If I were in a GDPR-governed country, it would have been a violation of that regulation.

Because I am in the U.S., CAN-SPAM, on the other hand, applies to all U.S. recipients. And, if I was a California resident, the CCPA would likely have applied, along with other U.S. state and federal laws and regulations, as well as data protection laws in other countries.

Of course, each case is different and must go through analysis to consider the full context to determine whether a cold-call email violates applicable regulations. Various lawyers have debated the question of applicability. However, from experience with my clients, U.S. marketers are covered by GDPR for any messaging sent to EU residents of countries where GDPR applies. Various test cases also indicate that if EU residents are also U.S. citizens, GDPR applies.
Where to Find the Privacy Professor
Here are just a few of the podcasts I've visited recently.
Shoering Up Security
On this episode of CompTIAWorld's Shoering Up Security, MJ Shoer and I talk about how to implement cybersecurity best practices—and how to get everyone involved in the conversation (not just IT). We also offer up advice for anyone thinking about starting their own business, as well as the terrific topic of women in tech.
On this Trility podcast, we discussed infosec and privacy specifically for senior living facilities.
Listen in to learn more about pandemic-era threats to consumer data security and privacy. 
The topic here was how to protect your home, kids, finances, health data and business from hackers. 

Here is another episode that covers privacy risks and impacts of contact tracing, IoT device use and the Surprising Places Your Data is Being Tracked.
Tips4Tech 12 Tech Resources
I was honored to be included in a list of a dozen resources for people turning to tech to help them through the COVID-19 crisis.

A couple recent industry articles to which I've contributed thoughts...
Defense-in-Depth (DiD) Strategies: Protect Higher Ed Users Against Cyberthreats
VA Did Not Disclose Huge Data Breach for 7 Weeks
My Radio Show
If you haven't checked out my radio show, Data Security & Privacy with the Privacy Professor, please do so. We discuss a wide range of real-world topics within the data security and privacy realm.

Latest Episode

Special thanks to T-Mobile for including this episode in the December issue of the company's security newsletter!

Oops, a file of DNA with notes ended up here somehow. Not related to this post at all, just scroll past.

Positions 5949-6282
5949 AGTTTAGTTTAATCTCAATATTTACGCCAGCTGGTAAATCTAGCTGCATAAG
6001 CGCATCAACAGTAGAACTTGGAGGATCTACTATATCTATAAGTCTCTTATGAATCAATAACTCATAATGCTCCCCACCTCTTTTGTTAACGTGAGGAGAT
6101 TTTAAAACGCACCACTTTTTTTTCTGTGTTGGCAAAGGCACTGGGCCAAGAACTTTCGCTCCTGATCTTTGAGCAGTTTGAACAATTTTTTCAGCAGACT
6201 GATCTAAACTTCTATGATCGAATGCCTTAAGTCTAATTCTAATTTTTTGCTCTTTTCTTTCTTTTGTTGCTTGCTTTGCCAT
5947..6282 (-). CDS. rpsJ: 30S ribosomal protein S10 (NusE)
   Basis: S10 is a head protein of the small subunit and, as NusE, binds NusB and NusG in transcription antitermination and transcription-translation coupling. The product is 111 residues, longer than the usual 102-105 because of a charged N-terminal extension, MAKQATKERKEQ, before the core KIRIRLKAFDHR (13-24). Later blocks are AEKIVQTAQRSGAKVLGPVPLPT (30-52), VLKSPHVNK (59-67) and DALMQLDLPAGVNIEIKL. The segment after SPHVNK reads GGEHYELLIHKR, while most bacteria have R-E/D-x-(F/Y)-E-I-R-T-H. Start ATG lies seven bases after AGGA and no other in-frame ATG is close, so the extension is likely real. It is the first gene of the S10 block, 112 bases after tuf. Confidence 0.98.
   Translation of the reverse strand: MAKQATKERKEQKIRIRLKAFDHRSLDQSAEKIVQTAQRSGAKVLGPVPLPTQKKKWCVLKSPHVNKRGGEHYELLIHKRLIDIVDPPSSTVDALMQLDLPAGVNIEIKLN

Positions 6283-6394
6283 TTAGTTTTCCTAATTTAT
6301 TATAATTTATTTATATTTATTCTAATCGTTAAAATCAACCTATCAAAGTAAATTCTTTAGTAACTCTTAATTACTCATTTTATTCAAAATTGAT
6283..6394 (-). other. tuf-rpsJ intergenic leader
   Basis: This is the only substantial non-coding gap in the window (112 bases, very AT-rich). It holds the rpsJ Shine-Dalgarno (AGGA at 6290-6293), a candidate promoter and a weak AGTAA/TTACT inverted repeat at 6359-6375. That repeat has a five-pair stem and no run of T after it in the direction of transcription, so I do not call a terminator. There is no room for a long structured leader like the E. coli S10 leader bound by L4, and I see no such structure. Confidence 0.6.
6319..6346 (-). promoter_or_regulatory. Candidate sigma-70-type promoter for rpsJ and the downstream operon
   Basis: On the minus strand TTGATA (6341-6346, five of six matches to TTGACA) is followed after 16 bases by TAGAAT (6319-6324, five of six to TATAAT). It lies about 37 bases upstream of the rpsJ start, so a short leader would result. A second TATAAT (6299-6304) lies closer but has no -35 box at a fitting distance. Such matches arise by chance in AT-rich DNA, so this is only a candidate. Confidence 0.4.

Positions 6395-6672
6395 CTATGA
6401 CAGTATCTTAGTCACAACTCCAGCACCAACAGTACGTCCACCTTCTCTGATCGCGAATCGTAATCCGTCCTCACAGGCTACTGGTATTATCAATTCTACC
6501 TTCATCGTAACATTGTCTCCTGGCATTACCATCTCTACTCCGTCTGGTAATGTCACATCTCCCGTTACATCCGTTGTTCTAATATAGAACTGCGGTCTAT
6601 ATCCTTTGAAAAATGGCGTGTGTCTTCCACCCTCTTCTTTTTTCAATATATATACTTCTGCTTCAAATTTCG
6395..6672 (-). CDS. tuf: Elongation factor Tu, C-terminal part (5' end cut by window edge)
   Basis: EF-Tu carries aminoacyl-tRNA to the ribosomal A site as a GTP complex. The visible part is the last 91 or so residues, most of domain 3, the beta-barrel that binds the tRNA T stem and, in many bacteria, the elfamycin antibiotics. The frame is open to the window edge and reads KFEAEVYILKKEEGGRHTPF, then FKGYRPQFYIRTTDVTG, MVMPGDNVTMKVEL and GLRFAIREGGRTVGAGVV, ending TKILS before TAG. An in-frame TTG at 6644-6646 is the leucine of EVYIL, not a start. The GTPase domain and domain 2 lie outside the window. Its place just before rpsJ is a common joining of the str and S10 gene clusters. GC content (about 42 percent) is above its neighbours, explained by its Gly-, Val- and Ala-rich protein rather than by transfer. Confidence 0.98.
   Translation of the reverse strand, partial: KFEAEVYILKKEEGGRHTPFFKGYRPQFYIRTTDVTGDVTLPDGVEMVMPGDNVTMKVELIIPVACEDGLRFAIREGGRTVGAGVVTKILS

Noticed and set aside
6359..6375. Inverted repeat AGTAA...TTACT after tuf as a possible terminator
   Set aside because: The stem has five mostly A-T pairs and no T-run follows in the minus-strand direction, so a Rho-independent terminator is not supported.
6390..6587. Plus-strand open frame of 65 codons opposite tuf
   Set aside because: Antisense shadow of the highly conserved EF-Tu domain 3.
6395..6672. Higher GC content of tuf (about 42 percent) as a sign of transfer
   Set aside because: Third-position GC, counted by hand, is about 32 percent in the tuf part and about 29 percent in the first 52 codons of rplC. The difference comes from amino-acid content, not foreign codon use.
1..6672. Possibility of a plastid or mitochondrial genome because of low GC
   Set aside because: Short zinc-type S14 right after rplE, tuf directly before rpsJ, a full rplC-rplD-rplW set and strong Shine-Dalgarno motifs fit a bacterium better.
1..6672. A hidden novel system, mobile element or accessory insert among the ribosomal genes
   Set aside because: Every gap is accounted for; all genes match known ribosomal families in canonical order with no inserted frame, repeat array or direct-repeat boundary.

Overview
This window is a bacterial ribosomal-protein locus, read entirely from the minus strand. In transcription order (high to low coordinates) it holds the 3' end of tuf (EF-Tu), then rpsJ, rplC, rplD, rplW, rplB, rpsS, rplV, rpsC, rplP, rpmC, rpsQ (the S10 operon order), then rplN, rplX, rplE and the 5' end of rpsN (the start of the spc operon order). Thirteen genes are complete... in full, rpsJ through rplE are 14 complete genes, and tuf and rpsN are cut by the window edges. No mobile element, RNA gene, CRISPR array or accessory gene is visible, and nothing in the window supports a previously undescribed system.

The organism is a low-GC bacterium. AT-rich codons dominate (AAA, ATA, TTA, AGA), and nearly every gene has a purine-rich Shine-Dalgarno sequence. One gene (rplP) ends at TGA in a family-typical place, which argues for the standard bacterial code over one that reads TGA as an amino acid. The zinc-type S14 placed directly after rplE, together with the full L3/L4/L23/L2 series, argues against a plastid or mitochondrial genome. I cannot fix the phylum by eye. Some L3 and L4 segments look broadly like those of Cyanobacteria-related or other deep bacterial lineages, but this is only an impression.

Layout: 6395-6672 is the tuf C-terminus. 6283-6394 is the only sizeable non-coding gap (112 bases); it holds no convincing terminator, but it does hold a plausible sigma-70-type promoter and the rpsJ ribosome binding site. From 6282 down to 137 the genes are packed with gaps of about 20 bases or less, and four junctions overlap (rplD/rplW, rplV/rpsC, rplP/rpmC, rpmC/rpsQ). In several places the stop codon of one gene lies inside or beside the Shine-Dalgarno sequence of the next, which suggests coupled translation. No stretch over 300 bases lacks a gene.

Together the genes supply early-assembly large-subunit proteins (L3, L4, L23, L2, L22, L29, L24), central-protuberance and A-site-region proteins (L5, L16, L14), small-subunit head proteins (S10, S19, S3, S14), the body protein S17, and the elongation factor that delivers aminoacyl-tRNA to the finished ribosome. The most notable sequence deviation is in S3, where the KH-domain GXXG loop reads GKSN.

Next Episode

Privacy & Security Education in a Pandemic World of Zoom with Kim Hakim, CEO and Founder of FutureCon Events.

New IoT Cybersecurity Drafts from NIST Will Impact the Ecosystem
On December 15, 2020, NIST released four new draft IoT cybersecurity documents to provide guidance for federal agencies and device manufacturers. Additionally, NIST is updating its catalog of IoT cybersecurity capabilities.
Please provide your feedback to NIST.
NIST Wants Your Feedback
In this video, Michael Fagan, technical lead for the NIST Cybersecurity for IoT program, and I, a subject matter expert (SME) on the NIST Cybersecurity for IoT program team, describe the path that led to the GitHub posting and its role in developing the Federal Profile.
Help Wanted: Growing a Workforce for Managing Privacy Risk
I was honored to be part of all three days of this important NIST virtual workshop, hosted by IAPP.

See the closing session, which includes takeaways from each of the breakout session leaders.

Cybersecurity Risks in Consumer Home IoT Products
Especially ahead of the holiday buying season, this session contains vital information for consumers.

Watch Part 1 of the workshop, which highlighted many considerations impacting the cybersecurity of IoT products.
2021 Resolutions
No doubt, you have plenty of promises vying for a spot on your list of New Years Resolutions. Humor me by adding one more?

I'd love if you'd add learning (and doing!) more about your personal data security and privacy risks in 2021.

Simply reading this email each month is a good start. If you have other quick tips or privacy hacks to make such a resolution more accessible to more people, please reply. I may even share them in a future message.


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If you would like to share, please forward the Tips message in its entirety. You can share excerpts, as well, with the following attribution:

Source: Rebecca Herold. January 2021 Privacy Professor Tips. www.privacyguidance.com.

NOTE: Permission for excerpts does not extend to images.